Pacific War Memoirs

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Le Page
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Re: Pacific War Memoirs

Post by Le Page » 08 Dec 2013 07:03

Larso wrote:Thanks Le Page! I've had this on my list but it is quite obscure for some reason. I really appreciate your review - it's just what I wanted to know. Thanks!
You're welcome. I'm looking at your list right now on Amazon; I think this book will probably be up towards the top.

Larso
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Re: Pacific War Memoirs

Post by Larso » 28 Dec 2013 12:33

Combat Marine at Seventeen by Don L. Jardine

East Bench Publishingm 2013, Paperback, 285 pages.

Don Jardine grew up in Rigby, Idaho. It was a rural area and he spent a lot of time engaged in outdoor activities. He fished and hunted and had many adventures. He also endured the Depression and like many others of his generation, took a great deal of responsibility in helping his family. Following Pearl Harbor he accepted an even greater responsibility and at the age of just seventeen volunteered to fight. He served with both the 4th and 2nd Marine divisions in combat on Tinian, Saipan and occupation duty in Japan.

The author was under fire in the amphibious assault on Tinian. He is quite descriptive of the sights and scares of the approach. He does not go into great detail about the next few days but wakes up in hospital after being wounded. He has a number of bizarre episodes here and then spends some time with the 18th Engineers, mainly escorting souvenir hunters. Eventually he is reassigned to the 3rd Battalion, 6th Marines, 2nd Marine Division, which is based on the newly captured Saipan.

The most remarkable part of Jardine’s story then takes place. It is common once a battle is declared ‘over’ to think that is the end of the fighting. However the mindset of the Japanese soldier saw thousands of them refuse to surrender and these became a major problem (some famously held out until the 1970s!). Jardine’s unit is often sent on patrol to clear out these ‘holdouts’, who hid in caves and patches of jungle. It was extremely hazardous duty and Jardine, as ‘point man’ frequently finds himself engaging these enemy in desperate face to face actions. I have read of such missions before but Mr. Jardine goes into great detail on these patrols. He is shot at and does a lot of shooting back. Some of the encounters are astonishing, with terrible things searing his mind and haunting him thereafter. He is then fortunate to avoid the fighting on Okinawa but still goes close to losing his life to a Kamikazi. His division is then assigned occupation duty in Japan and he has some interesting experiences with the people there. He also visits the Nagasaki bomb site. He has seen quite a lot by his nineteenth birthday!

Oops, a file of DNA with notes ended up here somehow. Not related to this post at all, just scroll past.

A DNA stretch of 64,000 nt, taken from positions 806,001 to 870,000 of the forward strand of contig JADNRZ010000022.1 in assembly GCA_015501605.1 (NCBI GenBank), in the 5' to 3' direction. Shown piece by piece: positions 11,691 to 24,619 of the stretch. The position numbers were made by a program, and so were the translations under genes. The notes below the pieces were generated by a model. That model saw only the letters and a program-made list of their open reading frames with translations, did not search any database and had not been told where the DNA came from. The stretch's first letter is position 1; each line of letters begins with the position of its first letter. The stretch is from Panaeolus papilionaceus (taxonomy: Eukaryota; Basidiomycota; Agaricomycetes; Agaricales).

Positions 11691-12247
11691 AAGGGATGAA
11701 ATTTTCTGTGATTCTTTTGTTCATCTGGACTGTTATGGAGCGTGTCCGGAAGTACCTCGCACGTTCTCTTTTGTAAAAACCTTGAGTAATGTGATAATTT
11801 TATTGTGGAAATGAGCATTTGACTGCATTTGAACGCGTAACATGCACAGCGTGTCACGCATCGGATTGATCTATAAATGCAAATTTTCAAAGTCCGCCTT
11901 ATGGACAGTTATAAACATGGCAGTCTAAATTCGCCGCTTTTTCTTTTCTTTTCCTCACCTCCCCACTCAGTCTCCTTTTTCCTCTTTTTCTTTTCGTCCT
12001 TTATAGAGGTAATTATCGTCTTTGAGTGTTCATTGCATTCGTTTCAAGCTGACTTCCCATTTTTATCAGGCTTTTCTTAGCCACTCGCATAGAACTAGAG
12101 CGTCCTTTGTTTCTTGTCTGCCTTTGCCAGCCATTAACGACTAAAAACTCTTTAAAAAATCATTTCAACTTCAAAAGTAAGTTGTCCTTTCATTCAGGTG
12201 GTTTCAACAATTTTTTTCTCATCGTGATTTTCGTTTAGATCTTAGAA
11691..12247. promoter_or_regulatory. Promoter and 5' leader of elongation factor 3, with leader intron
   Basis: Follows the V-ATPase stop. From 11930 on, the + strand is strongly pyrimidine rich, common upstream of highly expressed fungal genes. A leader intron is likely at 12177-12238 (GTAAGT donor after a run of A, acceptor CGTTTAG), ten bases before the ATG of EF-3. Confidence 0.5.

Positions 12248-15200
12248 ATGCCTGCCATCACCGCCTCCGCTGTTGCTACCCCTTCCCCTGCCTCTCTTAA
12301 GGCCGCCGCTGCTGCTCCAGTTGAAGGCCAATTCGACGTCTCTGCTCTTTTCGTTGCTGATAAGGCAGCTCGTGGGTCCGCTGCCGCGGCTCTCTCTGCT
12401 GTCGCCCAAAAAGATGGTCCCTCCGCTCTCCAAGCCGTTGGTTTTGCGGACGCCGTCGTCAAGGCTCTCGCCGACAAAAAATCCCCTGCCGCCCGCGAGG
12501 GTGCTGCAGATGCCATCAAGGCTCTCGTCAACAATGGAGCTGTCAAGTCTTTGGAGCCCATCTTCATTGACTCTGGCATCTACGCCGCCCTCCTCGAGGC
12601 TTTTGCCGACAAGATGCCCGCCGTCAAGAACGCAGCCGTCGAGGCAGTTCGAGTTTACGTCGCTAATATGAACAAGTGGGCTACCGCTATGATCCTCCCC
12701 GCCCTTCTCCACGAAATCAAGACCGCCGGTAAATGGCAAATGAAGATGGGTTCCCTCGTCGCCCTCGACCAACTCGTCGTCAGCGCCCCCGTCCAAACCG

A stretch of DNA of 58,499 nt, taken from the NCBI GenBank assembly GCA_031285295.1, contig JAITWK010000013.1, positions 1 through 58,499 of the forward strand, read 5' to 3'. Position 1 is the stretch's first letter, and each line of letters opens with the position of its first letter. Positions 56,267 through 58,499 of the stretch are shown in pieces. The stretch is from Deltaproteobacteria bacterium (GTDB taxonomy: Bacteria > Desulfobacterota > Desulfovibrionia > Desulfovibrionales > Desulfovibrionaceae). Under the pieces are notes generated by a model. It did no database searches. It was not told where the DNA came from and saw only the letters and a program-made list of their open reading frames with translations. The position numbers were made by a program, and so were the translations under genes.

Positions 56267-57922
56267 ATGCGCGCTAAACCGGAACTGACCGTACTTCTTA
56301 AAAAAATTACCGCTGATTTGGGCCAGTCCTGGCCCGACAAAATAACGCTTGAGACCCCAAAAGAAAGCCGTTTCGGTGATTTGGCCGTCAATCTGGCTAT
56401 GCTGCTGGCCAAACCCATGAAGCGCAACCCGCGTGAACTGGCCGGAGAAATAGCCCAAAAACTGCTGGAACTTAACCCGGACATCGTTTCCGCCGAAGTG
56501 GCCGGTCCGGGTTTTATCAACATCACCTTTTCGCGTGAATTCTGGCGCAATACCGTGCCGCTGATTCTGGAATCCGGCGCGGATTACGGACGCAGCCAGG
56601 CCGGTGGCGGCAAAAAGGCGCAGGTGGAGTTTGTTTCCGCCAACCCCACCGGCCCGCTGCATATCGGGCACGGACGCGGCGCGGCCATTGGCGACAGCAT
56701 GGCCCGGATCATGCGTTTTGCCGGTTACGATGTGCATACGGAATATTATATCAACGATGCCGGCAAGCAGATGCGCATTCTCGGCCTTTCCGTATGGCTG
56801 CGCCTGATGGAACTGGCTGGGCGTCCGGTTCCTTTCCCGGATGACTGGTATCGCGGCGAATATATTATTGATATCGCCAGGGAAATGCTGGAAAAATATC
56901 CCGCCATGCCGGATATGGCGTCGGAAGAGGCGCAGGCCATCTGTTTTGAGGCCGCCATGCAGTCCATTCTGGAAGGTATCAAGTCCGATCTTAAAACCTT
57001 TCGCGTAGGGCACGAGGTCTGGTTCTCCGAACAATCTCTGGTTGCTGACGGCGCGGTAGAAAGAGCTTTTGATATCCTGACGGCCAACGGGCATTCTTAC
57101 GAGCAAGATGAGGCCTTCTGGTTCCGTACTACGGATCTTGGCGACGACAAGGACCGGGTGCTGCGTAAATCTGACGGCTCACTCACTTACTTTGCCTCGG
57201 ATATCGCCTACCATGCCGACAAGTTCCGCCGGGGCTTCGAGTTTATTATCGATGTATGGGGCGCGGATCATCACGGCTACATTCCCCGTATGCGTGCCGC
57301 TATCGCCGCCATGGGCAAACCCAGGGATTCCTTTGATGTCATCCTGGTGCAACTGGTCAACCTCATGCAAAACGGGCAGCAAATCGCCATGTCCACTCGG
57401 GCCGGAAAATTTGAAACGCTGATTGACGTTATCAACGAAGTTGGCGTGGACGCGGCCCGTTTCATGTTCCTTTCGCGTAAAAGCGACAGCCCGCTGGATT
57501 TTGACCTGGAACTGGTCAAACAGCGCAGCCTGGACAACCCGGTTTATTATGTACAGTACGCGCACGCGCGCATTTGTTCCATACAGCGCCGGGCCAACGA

The book is well written. Jardine became an artist and an educator and lived a fulfilling and interesting life after the war. He learned to fly and made the most of the opportunities that came his way. From such humble beginnings he is very much the American success story. His story is related in 104 stories, some quite short (less than a page) covering his youth and post-war career, with the bulk being about his service in the Pacific. While the Tinian and Okinawan sections are vivid but brief, his detailing of those deadly patrols on Saipan distinguish this book from the others I have read. Jardine writes on his thoughts and actions and specifically on killing. The many horrors of war are revealed here. Pleasingly, the author has done this without profanity or gratuitous gore. His experiences are sometimes confronting but always informative. I feel this book would be a good gift for most people. It tells a fascinating story about America during a tumultuous time, through people, like Mr. Jardine, who carried it to greatness.

Thanks to Mr Jardine and his family for supplying a copy of this book to review.

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Re: Pacific War Memoirs

Post by Le Page » 29 Dec 2013 00:18

There's an obscure title I ran across, WWII from the Turret by Dwight K. Strickler. It's a self-published softcover of modest length and evidently suffers from lack of proofreading or editing; grammatical and spelling errors about. Aside from that it is said to be an OK read. Anyway, it's about a man's experience as part of the 1st Cavalry Division's tank battalion. I've been meaning to pick up a copy only because I have an interest in that division. Maybe Larso will review it first!

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Re: Pacific War Memoirs

Post by Larso » 31 Dec 2013 12:27